“E” is for…

Edit.

“I’m writing a first draft and reminding myself that I’m simply shoveling sand into a box so that later I can build castles.”
Shannon Hale

That four letter word that I actually enjoy.  It’s the editing phase that teaches me the most about being a better writer and a better person.  It’s the refining process that turns tarnished metal into gold.

When my stepdaughter was an elementary teacher, she took a writing class for needed earned credits.  In that class the instructor told the participants never to use red ink when correcting papers because it was too harsh.  They were told to use any color but red.

That got me thinking how far back it is ingrained in kids to fear the correction–or editing–process, and how it frequently carries into adulthood.

Leanne-Sype-Pen-to-Paper-Communications-5-Reasons-Why-You-Need-an-Editor-[1]

I read about a process called story editing in which small changes in one’s own life stories and memories help with emotional health.  My bet is it doesn’t use a red pen.  It includes making small changes in how one interprets life events, and essentially taking control over that which once controlled you.

Today I will wear red, as a color of power rather than dread and fear, and I will rewrite–and edit–the color for what it is.  Vibrant and beautiful! 🙂

Peace.

 

19 thoughts on ““E” is for…

  1. What a great opening quote! I also enjoy the editing process — so much so that I sort of edit as I go! Lots of writing books tell you not to do that (they say to get your first draft OUT and worry about fixing stuff later), but if somethig really isn’t working, I need to fix it before I can continue. I’m weird that way. 😉 Great post!
    (Here from the A to Z Challenge, too: http://wannabewriterlife.wordpress.com/ . Good luck with the rest of the challenge! 🙂 )

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    • Thank you! I have come to believe that writing books are “guides” and there isn’t a one size fits all. If editing as you go works for you, continue on. I have to confess I do that as well–except during NaNoWriMo. And then I even find myself fixing things. 🙂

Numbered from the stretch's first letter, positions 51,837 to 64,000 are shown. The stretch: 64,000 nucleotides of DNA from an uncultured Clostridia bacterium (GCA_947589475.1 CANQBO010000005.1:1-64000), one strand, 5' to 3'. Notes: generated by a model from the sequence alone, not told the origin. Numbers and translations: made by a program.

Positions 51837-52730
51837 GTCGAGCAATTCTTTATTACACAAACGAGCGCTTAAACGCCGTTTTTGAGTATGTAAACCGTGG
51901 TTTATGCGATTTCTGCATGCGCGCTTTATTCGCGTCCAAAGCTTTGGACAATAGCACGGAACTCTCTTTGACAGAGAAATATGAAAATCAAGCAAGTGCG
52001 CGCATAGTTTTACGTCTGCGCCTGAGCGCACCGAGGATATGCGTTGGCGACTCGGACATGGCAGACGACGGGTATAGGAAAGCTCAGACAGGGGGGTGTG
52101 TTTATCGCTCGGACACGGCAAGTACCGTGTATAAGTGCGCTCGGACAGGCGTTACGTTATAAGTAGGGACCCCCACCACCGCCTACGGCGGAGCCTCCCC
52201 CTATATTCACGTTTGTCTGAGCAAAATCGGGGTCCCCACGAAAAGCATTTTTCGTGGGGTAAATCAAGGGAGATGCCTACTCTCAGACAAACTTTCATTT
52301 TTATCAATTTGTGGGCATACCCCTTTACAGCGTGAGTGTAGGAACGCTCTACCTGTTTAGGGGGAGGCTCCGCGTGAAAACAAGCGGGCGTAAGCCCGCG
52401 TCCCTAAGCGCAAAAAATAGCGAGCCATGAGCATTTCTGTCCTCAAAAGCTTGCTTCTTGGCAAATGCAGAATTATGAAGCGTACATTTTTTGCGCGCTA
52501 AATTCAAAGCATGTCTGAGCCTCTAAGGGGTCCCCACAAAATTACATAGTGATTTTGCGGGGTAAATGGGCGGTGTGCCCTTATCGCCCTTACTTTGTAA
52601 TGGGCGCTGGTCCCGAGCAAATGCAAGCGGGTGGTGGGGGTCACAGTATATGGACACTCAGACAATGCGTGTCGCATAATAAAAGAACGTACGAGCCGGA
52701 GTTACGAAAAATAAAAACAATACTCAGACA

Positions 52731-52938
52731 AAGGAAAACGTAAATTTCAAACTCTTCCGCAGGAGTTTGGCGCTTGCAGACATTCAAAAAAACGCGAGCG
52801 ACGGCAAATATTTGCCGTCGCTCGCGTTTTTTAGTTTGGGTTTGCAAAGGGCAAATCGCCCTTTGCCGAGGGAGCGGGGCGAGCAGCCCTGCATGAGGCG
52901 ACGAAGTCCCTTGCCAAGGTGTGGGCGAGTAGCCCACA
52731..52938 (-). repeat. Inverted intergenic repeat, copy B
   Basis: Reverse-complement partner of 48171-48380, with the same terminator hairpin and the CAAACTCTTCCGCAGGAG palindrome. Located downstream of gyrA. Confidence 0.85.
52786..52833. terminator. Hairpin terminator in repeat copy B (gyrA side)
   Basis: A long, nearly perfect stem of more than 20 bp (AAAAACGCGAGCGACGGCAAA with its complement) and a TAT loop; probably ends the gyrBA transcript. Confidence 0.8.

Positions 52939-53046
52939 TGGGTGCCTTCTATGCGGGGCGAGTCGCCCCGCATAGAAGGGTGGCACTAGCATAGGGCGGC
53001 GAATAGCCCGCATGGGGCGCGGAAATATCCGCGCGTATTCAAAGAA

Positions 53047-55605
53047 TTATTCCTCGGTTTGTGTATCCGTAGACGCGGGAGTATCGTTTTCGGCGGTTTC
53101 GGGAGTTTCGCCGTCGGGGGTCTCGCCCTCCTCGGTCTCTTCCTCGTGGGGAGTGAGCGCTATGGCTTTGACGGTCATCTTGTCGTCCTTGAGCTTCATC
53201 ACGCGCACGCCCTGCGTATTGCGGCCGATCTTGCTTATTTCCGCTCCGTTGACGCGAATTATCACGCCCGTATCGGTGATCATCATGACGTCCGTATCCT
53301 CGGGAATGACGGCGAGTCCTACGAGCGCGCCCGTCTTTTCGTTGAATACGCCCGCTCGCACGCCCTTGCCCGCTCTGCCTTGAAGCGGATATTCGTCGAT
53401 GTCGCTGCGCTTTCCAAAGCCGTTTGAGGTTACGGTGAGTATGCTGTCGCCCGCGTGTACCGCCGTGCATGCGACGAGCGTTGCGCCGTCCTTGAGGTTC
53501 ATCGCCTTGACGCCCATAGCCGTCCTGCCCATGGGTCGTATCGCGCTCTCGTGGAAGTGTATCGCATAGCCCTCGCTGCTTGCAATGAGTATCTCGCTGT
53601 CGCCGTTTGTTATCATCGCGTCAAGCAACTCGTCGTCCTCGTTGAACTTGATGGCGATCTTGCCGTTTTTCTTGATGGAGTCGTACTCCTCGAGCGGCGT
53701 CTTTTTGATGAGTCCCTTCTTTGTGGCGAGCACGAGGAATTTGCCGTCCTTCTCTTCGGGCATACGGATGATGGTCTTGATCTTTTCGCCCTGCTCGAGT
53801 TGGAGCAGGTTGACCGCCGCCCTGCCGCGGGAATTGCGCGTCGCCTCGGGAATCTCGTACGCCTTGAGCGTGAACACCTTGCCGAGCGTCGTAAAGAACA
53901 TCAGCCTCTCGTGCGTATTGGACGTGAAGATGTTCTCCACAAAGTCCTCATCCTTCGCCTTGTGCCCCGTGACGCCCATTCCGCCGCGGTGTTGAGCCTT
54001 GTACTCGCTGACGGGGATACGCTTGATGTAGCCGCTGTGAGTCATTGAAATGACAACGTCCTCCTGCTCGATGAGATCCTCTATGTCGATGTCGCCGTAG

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  2. I love using red pen to edit. It’s bright, it stands out from the original text, and it obviously points out where I’ve gone wrong. Editing shouldn’t be a nice process. It should be harsh. It should show the writer where the mistakes are and point out what needs to be fixed. Red should be the only colour used when editing!

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  3. I, too, enjoy and learn from the editing process. The sandbox/sand castle quote is one of the best descriptions I have read to convey the writing process. Nowadays I use red for my editing marks because it stands out better. Blood on the page…let’s fix it and help the story stop bleeding!

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  4. Shannon’s idea sounds good. I’m on the fence about fast first drafts. My efficient side says it’s a waste (since I’m now in the process of dumping and rewriting half my first draft), but maybe I needed to write it to get closer to the characters and the story. I’ve never had to dump that much writing before though, since I usually write slowly and confidently, and the waste is just killing me!!
    Lexa Cain’s Blog

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  5. Yes, that’s a great way to think about editing. I sometimes dread the editing/revision process in my own writing, especially since I put such high expectations on it. I’m a big believer of the ‘mad dash of creativity’ style of first draft, which means I have a lot of editing to do most of the time. But how much worse would it be if I couldn’t edit anything once it was down on the page?

    Great to meet you.

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    • My best and worst work comes from NaNaWriMo. Worst because it’s all spewed onto the page without making any changes (well, maybe not any changes because I’m consistently fighting my inner critic) and much of it is gibberish in the end, but best because I’m getting so many words out as fast as I can, and at least getting words on the page. 🙂
      Thank you so much for stopping by. 🙂

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